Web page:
KALAMAZOO, Mich.—It's still fairly easy to remember the ways COVID-19 changed everything for Western Michigan University's faculty, staff and students in the spring of 2020. As the global pandemic flexed its muscle, WMU courses moved online over the course of a single weekend as staff and faculty converted basements, bedrooms and dining rooms into spaces for virtual work. Buildings were locked and events canceled as ICU beds in the community filled up and we all waited to see what would happen next.
Students in the College of Health and Human Services faced a great deal of uncertainty. Not only were classes quickly moved online, but many internships and other clinical learning opportunities placed on hold, throwing graduation dates into question. And for those in certain graduate programs, graduation rituals like pinnings and "white coat ceremonies" became impossibilities.
"I remember my white coat ceremony day well. It was like nothing I had experienced before, and nothing like it since," says Antonio Gianelli, physician assistant preceptor and 2018 inductee into the CHHS Outstanding Alumni Academy. Currently practicing at Great Lakes Center of Rheumatology, Gianelli is a clinical instructor and preceptor for Western physician assistant (PA) students. Two of those students, Courtney Lin and Allison Trevino, started working at Great Lakes Center of Rheumatology shortly after graduation in 2020.
While making plans to attend an annual rheumatology conference on Mackinac Island, Gianelli saw an opportunity to gift these two PAs with the experience the pandemic stole from them.
"It came to me, 'Let's do it, let's make the experience happen, at least for these two students, now my colleagues,'" says Gianelli. "The event was already planned and most of our staff already planned to attend. It was perfect."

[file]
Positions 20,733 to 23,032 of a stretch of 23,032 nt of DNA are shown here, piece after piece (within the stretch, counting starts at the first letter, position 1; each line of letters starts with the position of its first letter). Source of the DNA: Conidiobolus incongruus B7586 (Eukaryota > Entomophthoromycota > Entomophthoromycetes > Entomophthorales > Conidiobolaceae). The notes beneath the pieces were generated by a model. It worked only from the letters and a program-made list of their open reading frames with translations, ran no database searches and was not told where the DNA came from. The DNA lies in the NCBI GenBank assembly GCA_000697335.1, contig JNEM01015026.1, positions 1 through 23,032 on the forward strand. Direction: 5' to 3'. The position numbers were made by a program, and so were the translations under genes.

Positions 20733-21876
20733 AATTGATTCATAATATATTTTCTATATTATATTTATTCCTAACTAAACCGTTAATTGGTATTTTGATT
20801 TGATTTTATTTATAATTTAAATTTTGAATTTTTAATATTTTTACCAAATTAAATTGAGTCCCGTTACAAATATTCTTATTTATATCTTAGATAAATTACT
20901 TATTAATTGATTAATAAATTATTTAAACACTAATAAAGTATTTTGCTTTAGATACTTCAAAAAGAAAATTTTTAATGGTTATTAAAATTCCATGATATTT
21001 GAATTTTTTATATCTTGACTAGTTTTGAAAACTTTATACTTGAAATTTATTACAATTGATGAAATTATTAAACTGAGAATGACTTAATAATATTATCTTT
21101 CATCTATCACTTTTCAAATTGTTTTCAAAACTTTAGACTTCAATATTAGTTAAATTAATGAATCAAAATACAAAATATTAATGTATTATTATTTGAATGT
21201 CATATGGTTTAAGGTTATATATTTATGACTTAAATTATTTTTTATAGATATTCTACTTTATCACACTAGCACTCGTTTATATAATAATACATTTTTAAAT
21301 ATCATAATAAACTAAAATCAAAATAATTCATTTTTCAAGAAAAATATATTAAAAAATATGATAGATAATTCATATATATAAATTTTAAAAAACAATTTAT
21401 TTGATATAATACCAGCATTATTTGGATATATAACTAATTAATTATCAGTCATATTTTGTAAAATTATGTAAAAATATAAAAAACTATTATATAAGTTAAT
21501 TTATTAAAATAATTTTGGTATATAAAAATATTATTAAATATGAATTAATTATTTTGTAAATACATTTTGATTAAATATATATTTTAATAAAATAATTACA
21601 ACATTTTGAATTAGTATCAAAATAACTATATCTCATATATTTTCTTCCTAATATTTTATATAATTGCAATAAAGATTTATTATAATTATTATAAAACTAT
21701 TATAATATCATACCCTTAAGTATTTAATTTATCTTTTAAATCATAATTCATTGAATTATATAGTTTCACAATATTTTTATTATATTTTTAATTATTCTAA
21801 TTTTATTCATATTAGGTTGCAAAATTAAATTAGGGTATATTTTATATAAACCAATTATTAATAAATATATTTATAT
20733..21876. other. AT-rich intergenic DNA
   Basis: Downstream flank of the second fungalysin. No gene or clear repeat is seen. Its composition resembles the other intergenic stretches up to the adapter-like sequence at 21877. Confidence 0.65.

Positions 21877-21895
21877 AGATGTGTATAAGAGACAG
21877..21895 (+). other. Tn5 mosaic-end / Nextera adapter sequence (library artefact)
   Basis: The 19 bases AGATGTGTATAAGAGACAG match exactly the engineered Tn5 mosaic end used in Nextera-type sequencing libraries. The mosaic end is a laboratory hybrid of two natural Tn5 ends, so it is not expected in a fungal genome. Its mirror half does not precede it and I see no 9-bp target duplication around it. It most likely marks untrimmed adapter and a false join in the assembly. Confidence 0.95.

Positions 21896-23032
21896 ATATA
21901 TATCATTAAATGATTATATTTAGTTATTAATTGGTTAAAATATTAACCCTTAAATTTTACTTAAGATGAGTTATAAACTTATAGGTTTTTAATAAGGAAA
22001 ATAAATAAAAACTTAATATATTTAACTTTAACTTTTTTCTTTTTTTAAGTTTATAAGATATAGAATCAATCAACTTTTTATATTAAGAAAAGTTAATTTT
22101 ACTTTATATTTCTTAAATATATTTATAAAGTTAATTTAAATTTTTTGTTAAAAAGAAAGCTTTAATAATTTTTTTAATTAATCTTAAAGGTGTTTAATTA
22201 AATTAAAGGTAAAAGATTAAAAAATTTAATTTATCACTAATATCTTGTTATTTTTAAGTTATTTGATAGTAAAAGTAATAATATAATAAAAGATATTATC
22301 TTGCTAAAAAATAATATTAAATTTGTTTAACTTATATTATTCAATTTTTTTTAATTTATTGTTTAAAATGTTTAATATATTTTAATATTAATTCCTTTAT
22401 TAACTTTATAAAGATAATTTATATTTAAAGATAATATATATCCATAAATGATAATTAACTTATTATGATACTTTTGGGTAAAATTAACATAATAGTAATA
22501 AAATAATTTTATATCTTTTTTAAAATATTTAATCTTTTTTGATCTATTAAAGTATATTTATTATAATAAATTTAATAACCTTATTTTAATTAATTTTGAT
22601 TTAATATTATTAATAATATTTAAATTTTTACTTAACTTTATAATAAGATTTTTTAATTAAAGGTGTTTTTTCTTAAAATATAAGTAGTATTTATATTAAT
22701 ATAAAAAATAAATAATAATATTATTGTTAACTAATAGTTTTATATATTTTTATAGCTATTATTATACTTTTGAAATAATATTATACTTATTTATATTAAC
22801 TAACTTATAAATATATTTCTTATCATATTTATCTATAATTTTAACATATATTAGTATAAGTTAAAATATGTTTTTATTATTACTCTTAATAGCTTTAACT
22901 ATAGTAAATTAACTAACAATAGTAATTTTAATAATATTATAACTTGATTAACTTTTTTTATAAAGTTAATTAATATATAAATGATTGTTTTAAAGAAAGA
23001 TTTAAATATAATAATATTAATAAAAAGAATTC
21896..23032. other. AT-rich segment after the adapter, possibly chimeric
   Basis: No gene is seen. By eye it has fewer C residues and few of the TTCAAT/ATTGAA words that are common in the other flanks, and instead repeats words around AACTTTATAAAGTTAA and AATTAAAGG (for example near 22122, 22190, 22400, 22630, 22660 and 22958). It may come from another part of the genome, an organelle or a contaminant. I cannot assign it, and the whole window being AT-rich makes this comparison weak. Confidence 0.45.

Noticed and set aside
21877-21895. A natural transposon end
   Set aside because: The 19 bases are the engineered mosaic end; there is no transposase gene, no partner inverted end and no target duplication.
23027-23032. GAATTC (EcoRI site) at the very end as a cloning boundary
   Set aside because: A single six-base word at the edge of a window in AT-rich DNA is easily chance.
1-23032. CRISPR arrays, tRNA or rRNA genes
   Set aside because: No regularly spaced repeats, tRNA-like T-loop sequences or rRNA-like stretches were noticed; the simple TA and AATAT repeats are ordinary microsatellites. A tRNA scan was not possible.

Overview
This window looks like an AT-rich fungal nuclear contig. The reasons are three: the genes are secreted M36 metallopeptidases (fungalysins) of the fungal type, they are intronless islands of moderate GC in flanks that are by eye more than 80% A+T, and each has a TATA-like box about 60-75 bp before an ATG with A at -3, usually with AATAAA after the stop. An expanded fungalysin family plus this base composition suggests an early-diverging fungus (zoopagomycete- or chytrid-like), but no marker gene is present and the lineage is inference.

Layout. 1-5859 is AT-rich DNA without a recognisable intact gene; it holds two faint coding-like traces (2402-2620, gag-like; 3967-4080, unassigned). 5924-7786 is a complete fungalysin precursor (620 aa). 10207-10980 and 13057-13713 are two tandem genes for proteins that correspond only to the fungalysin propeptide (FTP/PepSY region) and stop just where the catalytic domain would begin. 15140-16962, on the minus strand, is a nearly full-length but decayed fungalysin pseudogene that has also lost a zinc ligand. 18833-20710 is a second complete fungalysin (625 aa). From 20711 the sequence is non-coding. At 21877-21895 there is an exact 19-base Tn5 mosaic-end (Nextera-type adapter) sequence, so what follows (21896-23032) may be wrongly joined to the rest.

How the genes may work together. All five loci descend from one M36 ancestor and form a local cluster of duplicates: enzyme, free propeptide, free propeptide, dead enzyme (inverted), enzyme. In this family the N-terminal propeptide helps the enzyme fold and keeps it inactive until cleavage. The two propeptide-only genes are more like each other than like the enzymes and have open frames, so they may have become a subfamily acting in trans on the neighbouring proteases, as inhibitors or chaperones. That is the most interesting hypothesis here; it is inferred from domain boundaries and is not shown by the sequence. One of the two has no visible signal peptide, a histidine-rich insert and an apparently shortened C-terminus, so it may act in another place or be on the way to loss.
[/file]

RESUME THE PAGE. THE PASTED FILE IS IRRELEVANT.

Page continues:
After dinner one night at the Michigan Rheumatism Society meeting on Mackinac Island, with attendees all dressed up for the Grand Hotel dining room and dinner music in the background, the surprise ceremony began with opening remarks from Dr. Joshua June, founder of the Great Lakes Center of Rheumatology. Then Gianelli, in his own white coat as an associate professor and official representative of Western's PA program, administered the oath and presented the pair with their own white coats, freshly embroidered with their names.
"When COVID-19 hit and canceled many in-person events, including our white coat ceremony, I was devastated," says Lin. "During the ceremony with our fellow providers, I was overjoyed and constantly smiling. It’s hard to explain the recognition I finally felt after putting the white coat on. Even though it is just a coat, the white coat not only symbolizes new beginnings and gratitude, but also the privilege and responsibility to become a health care provider. I am fortunate to be in an office that recognizes the importance of every health care providers dream to officially put on the white coat. It will be an experience I will never forget."
"I desperately wanted a white coat ceremony, not only for my emotional necessity, but also to recognize the accomplishments and sacrifices that my family, husband and even son had made to make this dream a reality," adds Trevino. "I moved on to start my career as PA-C at Great Lakes Center of Rheumatology, and they quickly become an irreplaceable part of my life. They made my dreams a reality with coordinating a white coat ceremony at the Grand Hotel on Mackinac Island. In that moment, I donned my white coat and recited the PA oath. The hardships, sacrifices and the chaotic bonding moments of not only my schooling but also my career were suddenly validated."
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